The Crows of Tokyo

The Crows of Tokyo

No one told me about the crows here.  They are everywhere.  They are ominous. They are huge.  They are Omen crows, Edgar Allen Poe crows.  These are fuck you, where’s-my-money, gangster crows.  These are not the crows you find in America. These are actually a different species known as the Asian Jungle Crow — they grow as big as 23 inches and have elongated, nasty looking beaks.  They want to pluck your eyes out.  They are ill-tempered, territorial and mean.  And smart.  They have memory, can recognize faces and posses  a vengeful nature — stories are legion about crows repeatedly attacking those who have wronged them or attacked them.  Every year about 400 people in Tokyo are hospitalized by crow attack.  They cause blackouts, have disrupted the bullet train system, steal children’s lunches right out of classrooms and they are growing.  The crow population has skyrocketed in Tokyo since the mid-80s, doubling and tripling to the tune of about 150,000 crows beating their mighty wings in the Tokyo dusk.  In the highly ordered world of Tokyo garbage ( a system based equally on mindfulness, strict recycling laws and a general desire not to be the messy person on the block), crows are the great disrupters: they live to rip neatly sorted garbage into pure chaos, strewing refuse across the cleanest streets.  If you try to stop them, they will fight back and mock you with a range of vocalizations which can sound, to my ears, like a mix between the basic “Caw” and the shout of “Fuck” — Let’s just call it a CAWFUCK.

Tokyo is one of the most mindful cities in the world.  People actually care about others.  Tokyo people are deeply aware of the world around them — how they move through the physical plane, how to not be in each other’s way, how to not disrupt the general flow of the day.  The Tokyo crow is the antithesis of this mindfulness.  They are selfish, rude, mean, spiteful and seem to enjoy fucking with your day. So much so that I started to see the Tokyo crow in a metaphorical sense: the dark id of the Tokyo psyche, the flip-side of  politeness — the Yakuza of Tokyo wildlife.

But, as I started to read about the crows, I found — like so much of Japanese life — that I was totally wrong.

Crows have been here for a long, long time.  They are some of the earliest mythological beasts referred to in ancient Shinto and Buddhist texts as the “Crow Tengu” and the mythological first emperor of Tokyo was protected by a giant crow called the “Yatagarasu”. I am not a scholar so I was just digging around about this crow stuff and I found that these Crow Tengu, with a wide variety of supernatural powers, protect the Dharma, or Buddhist law against transgressors of the Dharma.  And make no mistake, Shinto (the basic ancestor and animist religion of Japan) is very much alive.  I’m a deeply not religious person, but there is no way that you can’t sense some aspect of primordial power emanating from the shrines and green spaces of Tokyo — in the summer, with the deafening hum of Cicada and the 90 percent humidity. those shrines pulse with something ancient and it is a little creepy.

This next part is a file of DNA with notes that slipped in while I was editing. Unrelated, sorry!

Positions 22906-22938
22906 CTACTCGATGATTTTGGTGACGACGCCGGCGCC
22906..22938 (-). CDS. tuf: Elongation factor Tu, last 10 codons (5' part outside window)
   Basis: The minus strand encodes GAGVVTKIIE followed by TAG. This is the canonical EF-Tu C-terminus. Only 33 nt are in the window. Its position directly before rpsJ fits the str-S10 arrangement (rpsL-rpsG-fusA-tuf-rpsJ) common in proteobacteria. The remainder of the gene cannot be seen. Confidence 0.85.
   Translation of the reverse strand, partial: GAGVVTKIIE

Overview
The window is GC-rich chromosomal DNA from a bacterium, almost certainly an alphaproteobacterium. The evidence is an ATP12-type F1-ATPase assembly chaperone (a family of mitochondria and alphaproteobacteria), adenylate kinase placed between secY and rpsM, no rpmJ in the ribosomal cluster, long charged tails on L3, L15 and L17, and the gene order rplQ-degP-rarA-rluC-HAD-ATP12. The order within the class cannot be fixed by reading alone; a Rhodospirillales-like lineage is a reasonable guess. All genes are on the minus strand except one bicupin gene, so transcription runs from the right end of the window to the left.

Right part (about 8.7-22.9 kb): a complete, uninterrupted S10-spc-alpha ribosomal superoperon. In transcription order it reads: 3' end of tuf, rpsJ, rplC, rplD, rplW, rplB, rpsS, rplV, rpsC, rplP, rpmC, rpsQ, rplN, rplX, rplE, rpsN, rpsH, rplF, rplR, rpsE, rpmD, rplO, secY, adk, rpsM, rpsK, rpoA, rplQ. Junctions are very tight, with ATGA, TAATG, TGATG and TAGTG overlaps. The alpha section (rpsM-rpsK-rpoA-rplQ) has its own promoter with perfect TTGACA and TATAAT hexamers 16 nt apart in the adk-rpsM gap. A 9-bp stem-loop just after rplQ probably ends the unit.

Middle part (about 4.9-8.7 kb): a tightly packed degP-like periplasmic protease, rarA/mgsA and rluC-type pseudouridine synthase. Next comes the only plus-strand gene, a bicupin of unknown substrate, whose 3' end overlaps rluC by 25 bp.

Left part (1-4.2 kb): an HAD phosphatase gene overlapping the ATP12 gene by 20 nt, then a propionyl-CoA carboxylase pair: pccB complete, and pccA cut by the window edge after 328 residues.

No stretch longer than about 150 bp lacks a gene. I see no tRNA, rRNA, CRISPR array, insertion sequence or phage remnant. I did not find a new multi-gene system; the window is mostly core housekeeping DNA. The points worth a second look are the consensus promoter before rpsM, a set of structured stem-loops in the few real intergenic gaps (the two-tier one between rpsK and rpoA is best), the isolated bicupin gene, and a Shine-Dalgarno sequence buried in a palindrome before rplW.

The crow population began to boom in the mid 80s when a generational shift saw the embracing of a more Western mind-set of wastefulness  which gave rise to a unprcedented increase in trash.  The crows responded and migrated to Tokyo from all over Japan to feast on this new excess.  Now, an increase in trash typically means a massive increase in vermin — rats and mice and all the disease and fires that come along with them (it is thought that up to 30 percent of undetermined fires in New York City are caused by mice and rats).  Well, the crows — while causing chaos with the garbage — have so happily noshed on those mice and rats, that their population has plummeted.  So, this made me think…Maybe these Tokyo Crows are actually the mythological Tengu come to life?  Instead of being the dark Id of Tokyo, maybe they are representatives of the old animist forces of Shinto come to warn the population against turning away from traditional Japanese values while still acting as protectors of the city?  It could be.  Those Tokyo Crows are nothing to fuck with.


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